Additionally, the number of New Yorkers screened for colon cancer doubled from 826,000 in 2003 to more than 1.6 million in 2012.
Health officials emphasize the importance of colonoscopies, as early diagnoses can significantly increase the likelihood of patients' survival.
"Colon cancer is preventable, treatable and beatable," said Dr. Clare Bradley, Board President for the American Cancer Society. "It's actually one of the only cancers that can be stopped before it starts through recommended screening.
In spite of the encouraging numbers, the American Cancer Society maintains that more work has to be done.
As a result, the ACS announced a new initiative called the NYC Community Cares Project to provide free colonoscopy screenings for uninsured patients.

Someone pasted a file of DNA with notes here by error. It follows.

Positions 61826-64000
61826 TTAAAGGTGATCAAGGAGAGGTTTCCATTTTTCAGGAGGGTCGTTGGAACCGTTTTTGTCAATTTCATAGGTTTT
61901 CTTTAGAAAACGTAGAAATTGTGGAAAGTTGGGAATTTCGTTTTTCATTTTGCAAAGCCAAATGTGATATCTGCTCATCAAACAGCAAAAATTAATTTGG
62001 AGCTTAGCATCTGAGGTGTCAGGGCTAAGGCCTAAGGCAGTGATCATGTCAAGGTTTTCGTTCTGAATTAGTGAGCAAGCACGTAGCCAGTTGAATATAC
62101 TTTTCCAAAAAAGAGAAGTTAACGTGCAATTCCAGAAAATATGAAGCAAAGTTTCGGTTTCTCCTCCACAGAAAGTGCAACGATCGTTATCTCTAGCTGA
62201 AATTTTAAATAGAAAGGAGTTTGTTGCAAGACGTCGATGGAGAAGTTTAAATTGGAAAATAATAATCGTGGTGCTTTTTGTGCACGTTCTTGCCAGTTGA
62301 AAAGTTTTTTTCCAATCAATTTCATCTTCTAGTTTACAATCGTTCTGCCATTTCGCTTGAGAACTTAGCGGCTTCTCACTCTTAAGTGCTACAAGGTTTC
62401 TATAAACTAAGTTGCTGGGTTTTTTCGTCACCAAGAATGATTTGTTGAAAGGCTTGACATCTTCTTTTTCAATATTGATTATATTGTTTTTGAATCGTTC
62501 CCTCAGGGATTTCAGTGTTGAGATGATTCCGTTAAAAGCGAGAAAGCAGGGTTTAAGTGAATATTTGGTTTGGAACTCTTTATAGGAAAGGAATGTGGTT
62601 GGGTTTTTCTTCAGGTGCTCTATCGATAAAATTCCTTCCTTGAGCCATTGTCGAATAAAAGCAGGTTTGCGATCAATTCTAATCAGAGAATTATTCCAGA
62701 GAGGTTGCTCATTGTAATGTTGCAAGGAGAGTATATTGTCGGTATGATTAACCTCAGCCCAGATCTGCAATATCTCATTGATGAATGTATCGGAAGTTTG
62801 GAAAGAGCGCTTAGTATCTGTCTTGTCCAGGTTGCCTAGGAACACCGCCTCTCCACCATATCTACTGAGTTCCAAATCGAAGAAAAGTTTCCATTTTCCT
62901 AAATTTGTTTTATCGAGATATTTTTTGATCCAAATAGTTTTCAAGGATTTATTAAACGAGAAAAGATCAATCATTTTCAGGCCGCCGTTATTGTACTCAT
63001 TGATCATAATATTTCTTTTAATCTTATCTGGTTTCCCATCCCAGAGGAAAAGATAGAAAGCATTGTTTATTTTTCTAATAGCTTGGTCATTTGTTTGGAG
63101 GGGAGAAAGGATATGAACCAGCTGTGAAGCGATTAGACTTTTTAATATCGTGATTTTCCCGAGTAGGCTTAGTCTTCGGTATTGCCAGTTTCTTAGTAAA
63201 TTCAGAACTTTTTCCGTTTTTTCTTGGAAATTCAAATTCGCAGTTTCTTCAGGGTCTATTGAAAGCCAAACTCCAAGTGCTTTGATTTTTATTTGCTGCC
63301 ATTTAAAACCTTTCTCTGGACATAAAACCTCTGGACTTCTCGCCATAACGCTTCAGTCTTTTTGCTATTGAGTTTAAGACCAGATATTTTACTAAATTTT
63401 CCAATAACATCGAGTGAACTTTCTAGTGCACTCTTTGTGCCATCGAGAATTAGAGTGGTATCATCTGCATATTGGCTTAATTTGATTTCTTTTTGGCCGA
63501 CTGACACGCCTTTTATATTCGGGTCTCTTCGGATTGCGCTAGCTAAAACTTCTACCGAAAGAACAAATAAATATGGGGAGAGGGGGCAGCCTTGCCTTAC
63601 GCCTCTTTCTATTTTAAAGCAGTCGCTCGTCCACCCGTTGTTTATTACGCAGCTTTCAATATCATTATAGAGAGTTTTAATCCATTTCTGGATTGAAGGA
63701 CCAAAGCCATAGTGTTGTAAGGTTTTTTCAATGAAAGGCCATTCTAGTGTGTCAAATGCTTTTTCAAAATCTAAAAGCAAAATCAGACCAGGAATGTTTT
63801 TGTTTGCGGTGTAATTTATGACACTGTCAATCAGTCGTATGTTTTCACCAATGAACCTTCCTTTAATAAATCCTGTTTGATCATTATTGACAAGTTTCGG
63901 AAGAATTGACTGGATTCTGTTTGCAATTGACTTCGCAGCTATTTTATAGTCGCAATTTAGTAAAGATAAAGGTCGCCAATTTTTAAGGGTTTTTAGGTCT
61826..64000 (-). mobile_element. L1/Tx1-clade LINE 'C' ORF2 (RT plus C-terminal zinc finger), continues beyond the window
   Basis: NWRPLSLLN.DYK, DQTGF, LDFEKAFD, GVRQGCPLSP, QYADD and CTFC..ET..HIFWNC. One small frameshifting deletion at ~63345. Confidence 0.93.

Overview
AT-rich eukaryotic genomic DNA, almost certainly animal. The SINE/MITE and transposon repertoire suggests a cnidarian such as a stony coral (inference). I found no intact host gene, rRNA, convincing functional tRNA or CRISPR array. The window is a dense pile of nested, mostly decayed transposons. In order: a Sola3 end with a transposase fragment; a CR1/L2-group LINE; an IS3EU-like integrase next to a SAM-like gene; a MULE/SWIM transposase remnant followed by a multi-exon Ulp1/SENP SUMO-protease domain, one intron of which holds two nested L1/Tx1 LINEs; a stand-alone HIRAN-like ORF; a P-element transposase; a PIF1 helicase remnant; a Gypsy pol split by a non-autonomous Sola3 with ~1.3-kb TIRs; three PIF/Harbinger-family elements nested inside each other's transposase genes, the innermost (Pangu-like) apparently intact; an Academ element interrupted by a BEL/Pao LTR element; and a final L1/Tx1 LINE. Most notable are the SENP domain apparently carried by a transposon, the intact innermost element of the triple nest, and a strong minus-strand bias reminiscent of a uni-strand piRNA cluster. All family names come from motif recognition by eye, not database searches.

Only half of uninsured city residents are up to date on colon cancer screenings.
"While there have been significant gains in screening our uninsured community, we are redoubling our efforts to address this persisting inequality," said Health Commissioner Dr. Mary Bassett.
The data also reveals that the racial inequality for colonoscopies of a decade ago has been eliminated.
Although in 2003 there were major gaps between the screening rates of whites, Asians, African-Americans and Hispanics, those gaps have since been closed.
To reduce your risk of colon cancer, medical experts suggest:
1. Get Checked.
2. Don't smoke.
3. Maintain a healthy weight.
4. Exercise regularly.
5. Eat a diet rich in fiber, fruits and vegetables
For more information on where to go for colon cancer screening please call 311 or search for "Colonoscopy" on NYC.gov.